We’re all just trying to do our best. That means different things to different people. It’s okay if their best is not yours. It’s still their best and it makes them happy.
People make mistakes
Speaking to that point, intentions don’t always come across clearly through actions. That’s where mistakes are made. They happen a lot. It’s common. No big deal, right? Unless it totally messes up everything you were about to do and throws your entire life into a tailspin.
If I mess things up in one of my games, there’s a previous save file to revert to. That isn’t the case offline. Life is a series of experiments conducted by mistake, all building on top of each other to create the rich tapestry.
Things don’t always work out, and that’s okay. It has to be okay. There’s no save file to reload. Press play and move on.
People live in the moment
Because there’s no starting and stopping, no replaying old favorites, many people exist in the moment. Sure, they plan and work toward goals. There’s still an appreciation for what’s happening at this very moment in time and a willingness to act accordingly.
Life isn’t about incessant planning and organizing into little boxes. I mean, it would be so much easier if it were. That’s just not the world we live in. It’s okay to relax and take it all in without always thinking about the next move.
People interact with other people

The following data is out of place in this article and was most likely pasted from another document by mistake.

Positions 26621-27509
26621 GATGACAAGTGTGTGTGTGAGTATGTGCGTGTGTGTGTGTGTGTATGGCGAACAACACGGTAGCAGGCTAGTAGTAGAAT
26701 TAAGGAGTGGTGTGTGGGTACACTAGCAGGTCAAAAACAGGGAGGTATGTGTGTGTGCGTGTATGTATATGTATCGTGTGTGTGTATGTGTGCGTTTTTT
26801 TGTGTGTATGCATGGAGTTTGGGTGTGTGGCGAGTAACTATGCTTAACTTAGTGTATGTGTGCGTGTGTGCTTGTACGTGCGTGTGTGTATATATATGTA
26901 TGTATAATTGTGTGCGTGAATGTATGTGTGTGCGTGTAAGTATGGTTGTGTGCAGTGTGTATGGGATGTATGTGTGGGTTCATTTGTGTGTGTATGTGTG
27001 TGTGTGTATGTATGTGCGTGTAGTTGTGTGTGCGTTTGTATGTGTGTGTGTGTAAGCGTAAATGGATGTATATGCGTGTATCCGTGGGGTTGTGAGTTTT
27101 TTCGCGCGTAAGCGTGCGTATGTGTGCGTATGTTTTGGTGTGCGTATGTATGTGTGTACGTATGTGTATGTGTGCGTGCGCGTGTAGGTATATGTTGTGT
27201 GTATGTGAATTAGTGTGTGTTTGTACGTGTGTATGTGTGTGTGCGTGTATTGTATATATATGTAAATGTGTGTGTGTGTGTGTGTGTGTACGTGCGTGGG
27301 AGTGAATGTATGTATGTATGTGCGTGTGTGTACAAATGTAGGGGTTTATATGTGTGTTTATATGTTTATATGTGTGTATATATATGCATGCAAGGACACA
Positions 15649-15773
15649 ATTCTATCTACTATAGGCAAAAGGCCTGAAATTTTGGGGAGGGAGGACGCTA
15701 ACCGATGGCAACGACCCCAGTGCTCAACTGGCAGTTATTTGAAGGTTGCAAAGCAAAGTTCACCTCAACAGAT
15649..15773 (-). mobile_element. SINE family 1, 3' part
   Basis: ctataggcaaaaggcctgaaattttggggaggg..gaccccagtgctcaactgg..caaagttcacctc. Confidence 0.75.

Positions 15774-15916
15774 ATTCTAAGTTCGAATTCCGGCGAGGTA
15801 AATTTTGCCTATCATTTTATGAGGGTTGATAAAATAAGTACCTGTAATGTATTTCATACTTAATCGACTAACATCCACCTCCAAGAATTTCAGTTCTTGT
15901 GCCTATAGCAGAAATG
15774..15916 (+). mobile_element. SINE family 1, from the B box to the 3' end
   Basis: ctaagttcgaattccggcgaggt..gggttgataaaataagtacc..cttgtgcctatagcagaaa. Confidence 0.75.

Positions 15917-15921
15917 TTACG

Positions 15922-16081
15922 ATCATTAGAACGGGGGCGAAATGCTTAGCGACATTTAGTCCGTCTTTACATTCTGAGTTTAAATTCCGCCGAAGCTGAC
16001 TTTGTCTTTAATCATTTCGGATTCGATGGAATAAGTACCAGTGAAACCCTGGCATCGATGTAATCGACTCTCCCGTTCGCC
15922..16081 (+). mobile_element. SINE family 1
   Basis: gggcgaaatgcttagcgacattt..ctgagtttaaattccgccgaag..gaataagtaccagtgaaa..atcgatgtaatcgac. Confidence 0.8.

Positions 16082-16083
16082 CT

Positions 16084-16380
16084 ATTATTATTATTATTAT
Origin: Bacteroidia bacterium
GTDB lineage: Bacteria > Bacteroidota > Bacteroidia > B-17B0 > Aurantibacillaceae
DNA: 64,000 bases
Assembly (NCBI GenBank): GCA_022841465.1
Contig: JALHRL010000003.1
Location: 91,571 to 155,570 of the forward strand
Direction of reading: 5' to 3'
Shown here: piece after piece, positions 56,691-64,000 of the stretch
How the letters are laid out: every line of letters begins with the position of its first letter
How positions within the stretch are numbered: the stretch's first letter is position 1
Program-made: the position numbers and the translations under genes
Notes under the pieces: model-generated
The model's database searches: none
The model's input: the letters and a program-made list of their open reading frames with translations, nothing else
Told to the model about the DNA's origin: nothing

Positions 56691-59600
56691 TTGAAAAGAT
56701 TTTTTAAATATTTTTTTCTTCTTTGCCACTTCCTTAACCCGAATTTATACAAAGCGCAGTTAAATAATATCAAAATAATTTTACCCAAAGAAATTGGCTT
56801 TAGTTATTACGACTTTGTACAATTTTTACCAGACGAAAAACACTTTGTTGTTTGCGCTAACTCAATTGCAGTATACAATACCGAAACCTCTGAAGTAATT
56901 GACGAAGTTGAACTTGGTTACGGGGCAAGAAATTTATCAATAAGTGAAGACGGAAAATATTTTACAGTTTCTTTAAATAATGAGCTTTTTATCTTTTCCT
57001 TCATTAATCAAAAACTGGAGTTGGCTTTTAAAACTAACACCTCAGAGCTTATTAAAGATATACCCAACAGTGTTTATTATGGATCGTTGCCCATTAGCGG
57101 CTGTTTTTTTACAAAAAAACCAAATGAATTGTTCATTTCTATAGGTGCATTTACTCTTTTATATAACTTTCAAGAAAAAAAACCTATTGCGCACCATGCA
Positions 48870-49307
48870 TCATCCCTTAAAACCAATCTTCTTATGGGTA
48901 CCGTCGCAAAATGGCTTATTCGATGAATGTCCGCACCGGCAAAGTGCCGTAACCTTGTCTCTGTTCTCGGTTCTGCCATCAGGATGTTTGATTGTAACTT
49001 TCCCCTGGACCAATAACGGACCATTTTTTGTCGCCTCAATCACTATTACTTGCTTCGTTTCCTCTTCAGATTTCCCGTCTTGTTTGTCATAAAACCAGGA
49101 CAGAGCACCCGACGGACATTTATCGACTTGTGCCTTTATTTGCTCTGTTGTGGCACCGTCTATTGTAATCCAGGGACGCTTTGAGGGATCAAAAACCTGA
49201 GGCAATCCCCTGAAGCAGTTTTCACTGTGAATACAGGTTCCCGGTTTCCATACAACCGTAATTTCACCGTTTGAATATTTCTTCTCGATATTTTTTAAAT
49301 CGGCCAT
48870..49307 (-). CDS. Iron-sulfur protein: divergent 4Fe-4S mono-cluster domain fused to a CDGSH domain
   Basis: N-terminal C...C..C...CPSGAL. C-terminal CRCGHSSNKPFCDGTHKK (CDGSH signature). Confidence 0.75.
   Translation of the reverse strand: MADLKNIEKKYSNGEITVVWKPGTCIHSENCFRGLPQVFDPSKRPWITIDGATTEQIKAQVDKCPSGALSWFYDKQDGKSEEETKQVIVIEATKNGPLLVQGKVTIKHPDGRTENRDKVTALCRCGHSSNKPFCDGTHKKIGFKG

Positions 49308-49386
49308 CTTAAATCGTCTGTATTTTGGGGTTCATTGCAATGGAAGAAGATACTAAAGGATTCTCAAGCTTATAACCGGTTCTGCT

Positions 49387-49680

Nowhere is that overanalysis more apparent than in conversation. Rules for the most part go out the window. Subtext is confusing and foreign. What comes so naturally to some takes great strain on my part. Years of intensive study, complex calculations and thick anxiety go into each social interaction I muddle. Sometimes, it doesn’t seem worth it at all.
But it is. People talk to other people. It’s human nature. They explore each other’s personalities. They learn new things. They uncover bonds that can last a lifetime. It’s okay to talk to people, listen to what they say and take note of what they do. It’s not creepy. It’s not invasive. It’s accepted and even welcomed, most of the time.
People want to like you
Even getting over the immense hurdle of conversation anxiety, I can still be an intense person to be around. Friends don’t come easy. Even if I think I do everything right, relationships can become sour, the result of small mistakes that have built up over time. That’s just life.
It’s also probably all in my head. In general, the world is not constantly judging you. They’re not keeping score the same way I would. They don’t notice your every single misstep the way I do. And they don’t want to saddle you with unrealistic expectations. Or any expectations for that matter. It’s all fluid when you’re in the moment. There are no rules to learn.
Everyone wants to like you. They want to give you a chance to be something. To be great. To be important. To matter. If someone doesn’t, it’s more of a reflection of them, not you. There’s nothing you can really do about that.
Just be a person. Everything else will fall into place. And it will be okay.